Is this a flawed design?

Bought a pair of floor-standing speakers from a DIY guy. I have positioned it in a relatively small room(12x11ft)! This sounds okay but I think the highs are not sharp enough and the soundstage feels below. If I bring my ears down (sitting on the floor) at the tweeter level, it sounds right.
Is this speaker design flawed? Should I use stands for this to compensate? Or any other recommendations?

Spec-
Woofer: HiVi D6.4 MKII
Tweeter: HiVi K1
Crossover Point: 2700hz (12DB/Octave)
Impedance: 5 Ohms
Sensitivity: 92DB
Power: 100-200(W)
Dimension: 35x10x12 (in)
 

Attachments

  • Schema.jpg
    Schema.jpg
    35.1 KB · Views: 140
  • speaker (1).jpg
    speaker (1).jpg
    130.9 KB · Views: 152
Member
Joined 2019
Paid Member
If you can post a schematic of the crossover circuit, or even a photo of it, the forum members may be able to work out the response profile.
Follow AllenB's advice and see if you can equalize the speaker to sound the way you like.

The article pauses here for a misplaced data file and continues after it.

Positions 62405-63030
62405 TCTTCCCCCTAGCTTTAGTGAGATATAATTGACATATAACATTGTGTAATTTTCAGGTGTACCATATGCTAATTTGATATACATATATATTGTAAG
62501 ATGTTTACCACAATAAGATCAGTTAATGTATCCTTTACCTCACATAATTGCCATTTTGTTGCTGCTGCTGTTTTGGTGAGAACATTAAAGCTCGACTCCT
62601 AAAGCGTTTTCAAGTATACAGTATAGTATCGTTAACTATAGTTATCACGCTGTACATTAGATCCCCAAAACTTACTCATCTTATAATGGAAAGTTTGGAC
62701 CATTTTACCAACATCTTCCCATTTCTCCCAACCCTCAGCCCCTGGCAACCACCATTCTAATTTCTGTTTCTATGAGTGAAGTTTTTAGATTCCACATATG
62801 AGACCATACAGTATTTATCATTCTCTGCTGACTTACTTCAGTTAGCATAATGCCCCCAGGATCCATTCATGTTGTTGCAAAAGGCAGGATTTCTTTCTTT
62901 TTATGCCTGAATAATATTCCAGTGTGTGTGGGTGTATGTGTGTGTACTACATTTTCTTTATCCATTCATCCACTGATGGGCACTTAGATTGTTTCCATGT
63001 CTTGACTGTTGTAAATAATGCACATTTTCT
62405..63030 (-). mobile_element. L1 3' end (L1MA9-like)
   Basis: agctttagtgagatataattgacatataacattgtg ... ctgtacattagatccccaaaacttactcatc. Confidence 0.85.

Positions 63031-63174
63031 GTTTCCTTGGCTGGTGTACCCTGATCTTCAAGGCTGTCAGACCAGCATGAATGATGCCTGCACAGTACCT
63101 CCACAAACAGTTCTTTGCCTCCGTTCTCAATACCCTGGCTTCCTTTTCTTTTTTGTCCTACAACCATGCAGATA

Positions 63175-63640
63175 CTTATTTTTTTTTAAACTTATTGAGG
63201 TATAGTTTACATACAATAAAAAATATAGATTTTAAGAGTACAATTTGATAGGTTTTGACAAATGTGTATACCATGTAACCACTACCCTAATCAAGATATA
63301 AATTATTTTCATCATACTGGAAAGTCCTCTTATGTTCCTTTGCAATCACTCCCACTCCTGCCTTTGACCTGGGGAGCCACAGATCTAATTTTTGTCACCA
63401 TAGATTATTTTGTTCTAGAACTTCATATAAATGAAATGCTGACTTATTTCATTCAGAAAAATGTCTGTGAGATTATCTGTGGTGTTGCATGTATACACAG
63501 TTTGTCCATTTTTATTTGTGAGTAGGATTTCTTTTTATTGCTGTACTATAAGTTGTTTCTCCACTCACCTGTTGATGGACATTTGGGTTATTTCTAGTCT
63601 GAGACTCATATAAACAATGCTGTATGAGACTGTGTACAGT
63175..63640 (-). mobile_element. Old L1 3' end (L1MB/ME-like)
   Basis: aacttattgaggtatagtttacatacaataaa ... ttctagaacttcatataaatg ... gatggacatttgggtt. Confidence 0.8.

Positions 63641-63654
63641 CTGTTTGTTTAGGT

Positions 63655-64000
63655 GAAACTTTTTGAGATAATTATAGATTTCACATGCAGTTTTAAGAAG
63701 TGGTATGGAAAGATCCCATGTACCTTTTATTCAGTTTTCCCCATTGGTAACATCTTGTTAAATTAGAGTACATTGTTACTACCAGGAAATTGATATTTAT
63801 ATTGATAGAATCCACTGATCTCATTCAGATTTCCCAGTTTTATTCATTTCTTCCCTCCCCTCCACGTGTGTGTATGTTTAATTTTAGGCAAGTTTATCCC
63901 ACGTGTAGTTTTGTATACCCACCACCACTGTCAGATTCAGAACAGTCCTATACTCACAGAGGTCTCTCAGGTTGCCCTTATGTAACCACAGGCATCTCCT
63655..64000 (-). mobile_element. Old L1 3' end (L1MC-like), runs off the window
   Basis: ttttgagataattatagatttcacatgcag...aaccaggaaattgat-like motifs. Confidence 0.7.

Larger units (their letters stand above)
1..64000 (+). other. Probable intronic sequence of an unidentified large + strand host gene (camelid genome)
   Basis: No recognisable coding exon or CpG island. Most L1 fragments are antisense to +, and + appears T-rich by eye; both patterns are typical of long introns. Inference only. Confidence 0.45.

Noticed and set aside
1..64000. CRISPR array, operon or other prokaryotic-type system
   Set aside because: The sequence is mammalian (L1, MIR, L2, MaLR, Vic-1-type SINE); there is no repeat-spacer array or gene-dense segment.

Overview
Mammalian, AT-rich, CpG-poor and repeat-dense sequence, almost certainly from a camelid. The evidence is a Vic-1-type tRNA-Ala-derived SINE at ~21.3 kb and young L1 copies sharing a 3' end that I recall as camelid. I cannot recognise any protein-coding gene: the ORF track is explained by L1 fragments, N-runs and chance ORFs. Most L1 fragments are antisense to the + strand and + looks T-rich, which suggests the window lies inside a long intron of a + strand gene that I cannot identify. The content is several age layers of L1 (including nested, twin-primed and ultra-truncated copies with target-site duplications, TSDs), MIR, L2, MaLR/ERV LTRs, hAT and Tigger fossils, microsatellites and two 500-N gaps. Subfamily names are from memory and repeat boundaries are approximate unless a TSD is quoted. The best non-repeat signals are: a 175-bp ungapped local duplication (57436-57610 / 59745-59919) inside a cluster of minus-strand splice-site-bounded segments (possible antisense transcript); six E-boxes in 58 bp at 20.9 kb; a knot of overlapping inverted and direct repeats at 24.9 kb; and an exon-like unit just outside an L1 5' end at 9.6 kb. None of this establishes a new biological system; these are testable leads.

My thought is that the tweeter level needs a small change, but then my thoughts are suspect.
 
  • Like
Reactions: 1 user
If you can take some measurements, you may find part of the problem is the point where the acoustic slope of each driver meets. Normally, placing the high-frequency driver below the midrange driver (or midwoofer in this case) is done where 6dB/octave acoustic slopes are realized.

In this orientation, the D6.4 MkII and K1 would typically require a first order filter on each driver, as a start. The purpose of a first-order crossover in this inverted tweeter-under-mid orientation is to direct the lobe at the floor, so treble doesn’t disappear when a listener stands up.

With a second order filter like the speaker currently has, the lobe is pointed upwards about 30 degrees, but even listening at midwoofer height will likely place the listener partially in the lobe.

The speaker is a bit short. Most seated listeners’ ears are at 32-35” height, which is above both the midwoofer and tweeter. The issue becomes less as distance increases, but I believe measurements will also reveal the speaker needs to be raised. I believe at your distance you are hearing the lobing effect.
 
Last edited:
  • Like
Reactions: 1 user